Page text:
Jude 1:3 “Beloved, while I was making every effort to write to you about our common salvation, I felt the necessity to write to you appealing that you contend earnestly for the faith which was once and for all handed down to the saints.”
Today’s post aims to provide a summary of Jude’s inspired letter to the Christians of his day and to Christians living today. The author of this short letter is identified as “Jude, a bond-servant of Jesus Christ, and the brother of James.” This identification of the author can give insight into the personal motivation behind what Jude was thinking as he composed this letter under the inspiration of the Holy Spirit.
We know from texts such as Matthew 13:55 that Jesus had siblings who had been borne by Mary following his birth. Further testimony in John 7:4 describes how none of Jesus’ half-brothers (which of course would include James and Jude) had believed Jesus to be the Messiah and Savior during the course of His earthly ministry. We are told by the Apostle Paul in 1 Corinthians 15:7 that James had been an eyewitness of Jesus in His post-resurrection appearances.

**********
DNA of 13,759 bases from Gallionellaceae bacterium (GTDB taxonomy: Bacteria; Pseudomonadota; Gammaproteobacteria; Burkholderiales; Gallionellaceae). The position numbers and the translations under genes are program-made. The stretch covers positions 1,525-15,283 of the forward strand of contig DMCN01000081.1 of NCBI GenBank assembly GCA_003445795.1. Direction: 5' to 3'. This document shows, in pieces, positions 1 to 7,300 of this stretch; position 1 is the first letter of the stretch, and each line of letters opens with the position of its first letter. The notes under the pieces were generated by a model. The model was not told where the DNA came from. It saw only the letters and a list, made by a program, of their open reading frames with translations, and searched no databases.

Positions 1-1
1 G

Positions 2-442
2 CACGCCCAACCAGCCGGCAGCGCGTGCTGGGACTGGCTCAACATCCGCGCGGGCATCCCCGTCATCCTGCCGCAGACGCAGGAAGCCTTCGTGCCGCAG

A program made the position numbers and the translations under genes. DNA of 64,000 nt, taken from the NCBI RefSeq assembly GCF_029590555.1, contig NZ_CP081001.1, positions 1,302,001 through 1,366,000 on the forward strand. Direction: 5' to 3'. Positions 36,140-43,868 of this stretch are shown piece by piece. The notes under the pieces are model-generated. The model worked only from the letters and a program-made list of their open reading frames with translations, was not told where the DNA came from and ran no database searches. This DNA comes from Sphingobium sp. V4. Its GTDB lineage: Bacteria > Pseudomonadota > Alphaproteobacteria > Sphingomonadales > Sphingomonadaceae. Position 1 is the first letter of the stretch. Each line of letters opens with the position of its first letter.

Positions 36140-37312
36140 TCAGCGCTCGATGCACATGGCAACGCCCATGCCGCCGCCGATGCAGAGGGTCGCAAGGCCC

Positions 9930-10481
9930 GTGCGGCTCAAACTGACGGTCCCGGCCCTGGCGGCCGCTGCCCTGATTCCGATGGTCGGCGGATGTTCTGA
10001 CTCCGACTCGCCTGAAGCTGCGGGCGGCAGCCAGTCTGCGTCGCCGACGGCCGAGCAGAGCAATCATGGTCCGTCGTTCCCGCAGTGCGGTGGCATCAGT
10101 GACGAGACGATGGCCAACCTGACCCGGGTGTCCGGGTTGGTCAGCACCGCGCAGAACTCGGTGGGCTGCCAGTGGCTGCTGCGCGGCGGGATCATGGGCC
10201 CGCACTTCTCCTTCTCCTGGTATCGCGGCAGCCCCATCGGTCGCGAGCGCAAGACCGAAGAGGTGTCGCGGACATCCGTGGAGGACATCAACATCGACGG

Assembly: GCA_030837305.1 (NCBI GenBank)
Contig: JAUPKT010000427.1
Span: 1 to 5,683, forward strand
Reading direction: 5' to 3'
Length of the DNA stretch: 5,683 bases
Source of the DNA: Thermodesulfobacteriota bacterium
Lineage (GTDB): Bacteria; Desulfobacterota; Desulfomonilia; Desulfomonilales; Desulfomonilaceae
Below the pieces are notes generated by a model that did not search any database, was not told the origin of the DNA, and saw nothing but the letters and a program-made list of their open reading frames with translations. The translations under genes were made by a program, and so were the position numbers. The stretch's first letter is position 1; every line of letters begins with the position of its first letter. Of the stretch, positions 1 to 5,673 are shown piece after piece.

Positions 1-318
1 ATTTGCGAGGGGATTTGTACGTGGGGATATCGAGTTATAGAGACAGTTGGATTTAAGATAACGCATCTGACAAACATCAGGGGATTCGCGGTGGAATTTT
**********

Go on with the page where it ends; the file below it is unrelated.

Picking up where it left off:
Regardless of how Jude’s conversion began, we can be assured of how he conceived of himself at the time of his letter. Jude describes himself first as a “bond-servant”, that is, as one who voluntarily gave himself into servitude to the Lordship of Jesus Christ. Jude had been radically converted and associated Himself with Jesus as a “servant” to “Master”. It is in his identification of “brother of James” that Jude gives his identity away.